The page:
Pro Wrestling Noah 20th Anniversary: Chronicle Volume 4: Struggle

Pro Wrestling NOAH 20th Anniversary: Chronicle Volume 4
Date: November 22, 2020
Location: Yokohama Arena, Yokohama, Japan

I’m going to make this very clear: this is likely to be a disaster. A commenter on a site I contribute to thought I would like to try some Japanese wrestling outside of New Japan so here I am with a 4+ hour show with only Japanese commentary and a bunch of wrestlers I don’t know. This is going to be completely based on the action and whatever I can pick up out of any videos they might have. Hold on because let’s get to it.

If it wasn’t clear, I’m coming into this completely blind and have no idea of any stories, characters or really any names save for a look at the card.

Commentary welcomes us to a mostly empty arena. I’m not sure if this is a pre-show or if there are no fans allowed but it appears to be a rather small (though good looking) arena. There are a few fans sprinkled throughout the building so I’m assuming some very limited attendance limits.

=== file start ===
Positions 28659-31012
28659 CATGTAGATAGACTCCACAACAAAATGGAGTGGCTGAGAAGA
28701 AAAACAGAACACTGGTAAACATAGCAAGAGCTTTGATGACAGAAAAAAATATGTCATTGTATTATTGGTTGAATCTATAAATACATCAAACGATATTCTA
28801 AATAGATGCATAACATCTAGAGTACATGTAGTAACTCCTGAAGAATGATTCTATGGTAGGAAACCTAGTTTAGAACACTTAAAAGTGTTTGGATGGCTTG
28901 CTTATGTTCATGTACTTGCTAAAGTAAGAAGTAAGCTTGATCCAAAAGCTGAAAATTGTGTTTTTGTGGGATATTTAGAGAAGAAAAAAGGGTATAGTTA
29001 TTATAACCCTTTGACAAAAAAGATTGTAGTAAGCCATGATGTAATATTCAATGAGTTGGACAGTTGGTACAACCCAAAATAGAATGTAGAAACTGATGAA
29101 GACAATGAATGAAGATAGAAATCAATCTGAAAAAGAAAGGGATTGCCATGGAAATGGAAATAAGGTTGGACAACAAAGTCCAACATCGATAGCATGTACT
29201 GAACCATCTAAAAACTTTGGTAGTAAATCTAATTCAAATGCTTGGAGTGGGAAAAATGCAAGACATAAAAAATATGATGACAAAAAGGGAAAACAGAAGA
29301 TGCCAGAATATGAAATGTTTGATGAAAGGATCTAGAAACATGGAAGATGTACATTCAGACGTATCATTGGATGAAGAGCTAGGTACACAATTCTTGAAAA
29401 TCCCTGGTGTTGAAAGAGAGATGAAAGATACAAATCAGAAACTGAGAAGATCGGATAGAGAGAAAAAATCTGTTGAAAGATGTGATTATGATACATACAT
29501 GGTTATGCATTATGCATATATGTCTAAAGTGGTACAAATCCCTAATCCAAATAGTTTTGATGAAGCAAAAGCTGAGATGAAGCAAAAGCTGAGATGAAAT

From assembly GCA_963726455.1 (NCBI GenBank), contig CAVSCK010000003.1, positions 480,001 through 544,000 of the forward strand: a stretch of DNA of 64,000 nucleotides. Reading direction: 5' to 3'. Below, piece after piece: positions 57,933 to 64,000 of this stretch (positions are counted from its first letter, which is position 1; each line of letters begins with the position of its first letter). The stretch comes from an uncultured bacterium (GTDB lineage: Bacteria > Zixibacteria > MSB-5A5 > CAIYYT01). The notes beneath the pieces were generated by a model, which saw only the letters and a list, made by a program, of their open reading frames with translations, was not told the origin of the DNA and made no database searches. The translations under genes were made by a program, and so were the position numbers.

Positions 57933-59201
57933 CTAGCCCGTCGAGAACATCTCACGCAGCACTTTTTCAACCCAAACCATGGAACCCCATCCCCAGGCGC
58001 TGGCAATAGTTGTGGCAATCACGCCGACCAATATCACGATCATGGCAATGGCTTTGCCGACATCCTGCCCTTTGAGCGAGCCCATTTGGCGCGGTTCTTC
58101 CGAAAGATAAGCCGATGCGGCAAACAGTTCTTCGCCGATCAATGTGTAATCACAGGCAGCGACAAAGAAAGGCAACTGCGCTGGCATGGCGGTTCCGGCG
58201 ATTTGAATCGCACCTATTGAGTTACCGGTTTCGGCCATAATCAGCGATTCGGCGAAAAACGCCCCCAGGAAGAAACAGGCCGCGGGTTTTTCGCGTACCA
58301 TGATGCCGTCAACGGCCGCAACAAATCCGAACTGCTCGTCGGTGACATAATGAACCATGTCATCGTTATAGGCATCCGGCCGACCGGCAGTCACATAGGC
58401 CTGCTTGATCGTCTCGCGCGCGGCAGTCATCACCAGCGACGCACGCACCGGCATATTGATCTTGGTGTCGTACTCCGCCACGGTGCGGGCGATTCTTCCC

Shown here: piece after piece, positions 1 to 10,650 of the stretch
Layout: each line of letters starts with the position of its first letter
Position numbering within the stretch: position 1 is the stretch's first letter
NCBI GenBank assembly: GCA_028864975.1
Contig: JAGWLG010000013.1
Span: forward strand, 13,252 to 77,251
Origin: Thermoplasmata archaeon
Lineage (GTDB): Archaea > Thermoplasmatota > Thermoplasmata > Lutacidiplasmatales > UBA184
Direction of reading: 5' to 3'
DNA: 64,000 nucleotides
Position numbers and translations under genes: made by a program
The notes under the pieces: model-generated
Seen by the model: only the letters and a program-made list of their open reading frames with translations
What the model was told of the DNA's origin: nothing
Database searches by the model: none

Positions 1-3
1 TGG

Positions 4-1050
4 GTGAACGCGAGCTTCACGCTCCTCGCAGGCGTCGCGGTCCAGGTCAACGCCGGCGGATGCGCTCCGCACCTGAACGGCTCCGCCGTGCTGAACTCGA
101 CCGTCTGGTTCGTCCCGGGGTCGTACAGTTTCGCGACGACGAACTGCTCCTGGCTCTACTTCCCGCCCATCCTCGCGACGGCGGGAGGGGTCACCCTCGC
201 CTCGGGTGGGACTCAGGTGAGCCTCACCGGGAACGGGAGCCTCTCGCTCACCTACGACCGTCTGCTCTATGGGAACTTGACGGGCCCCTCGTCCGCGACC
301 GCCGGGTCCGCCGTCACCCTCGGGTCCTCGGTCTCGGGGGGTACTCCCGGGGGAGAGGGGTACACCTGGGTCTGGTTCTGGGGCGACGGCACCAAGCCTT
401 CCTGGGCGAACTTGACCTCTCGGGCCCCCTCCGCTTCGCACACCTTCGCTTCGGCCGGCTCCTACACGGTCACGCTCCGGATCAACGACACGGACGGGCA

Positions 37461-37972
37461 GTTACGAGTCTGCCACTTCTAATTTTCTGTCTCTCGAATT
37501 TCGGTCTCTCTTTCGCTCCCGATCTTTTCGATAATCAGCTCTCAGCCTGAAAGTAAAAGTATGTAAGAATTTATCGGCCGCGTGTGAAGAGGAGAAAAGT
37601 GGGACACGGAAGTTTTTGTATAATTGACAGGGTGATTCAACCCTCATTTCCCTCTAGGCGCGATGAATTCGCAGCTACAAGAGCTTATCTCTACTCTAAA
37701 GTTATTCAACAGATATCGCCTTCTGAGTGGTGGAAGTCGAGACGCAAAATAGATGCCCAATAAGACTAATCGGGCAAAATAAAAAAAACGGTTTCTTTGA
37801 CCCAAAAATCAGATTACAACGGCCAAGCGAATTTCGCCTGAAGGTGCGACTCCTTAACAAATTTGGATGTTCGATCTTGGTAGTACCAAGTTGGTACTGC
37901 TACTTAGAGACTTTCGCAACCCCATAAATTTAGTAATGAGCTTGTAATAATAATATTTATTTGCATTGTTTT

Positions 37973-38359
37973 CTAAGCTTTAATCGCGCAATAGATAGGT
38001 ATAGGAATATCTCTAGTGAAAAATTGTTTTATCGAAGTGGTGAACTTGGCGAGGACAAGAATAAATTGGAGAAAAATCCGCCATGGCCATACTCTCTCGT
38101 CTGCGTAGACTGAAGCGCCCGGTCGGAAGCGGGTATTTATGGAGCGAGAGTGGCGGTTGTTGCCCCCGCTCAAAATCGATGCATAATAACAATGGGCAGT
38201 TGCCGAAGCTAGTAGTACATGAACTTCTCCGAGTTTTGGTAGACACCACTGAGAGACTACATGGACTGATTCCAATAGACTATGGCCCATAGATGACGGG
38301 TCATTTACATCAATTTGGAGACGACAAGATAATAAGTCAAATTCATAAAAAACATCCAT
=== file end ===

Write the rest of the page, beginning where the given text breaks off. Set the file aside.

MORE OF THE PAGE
Commentary talks for a bit until one of them holds up a chart. I’m not sure what it means but it is divided into a bunch of sections with pictures of wrestlers inside. There are graphics included so I’m thinking this is a chart of stables maybe? Some of the sections have titles and the commentator moves them around, which I guess are his predictions? I’m probably wrong on all of this but this doesn’t seem to be the most serious part of the show.

We look at some clips of someone being beaten down by two people, costing him a match in the process. If the chart idea is right, this might have been someone being kicked out of a stable.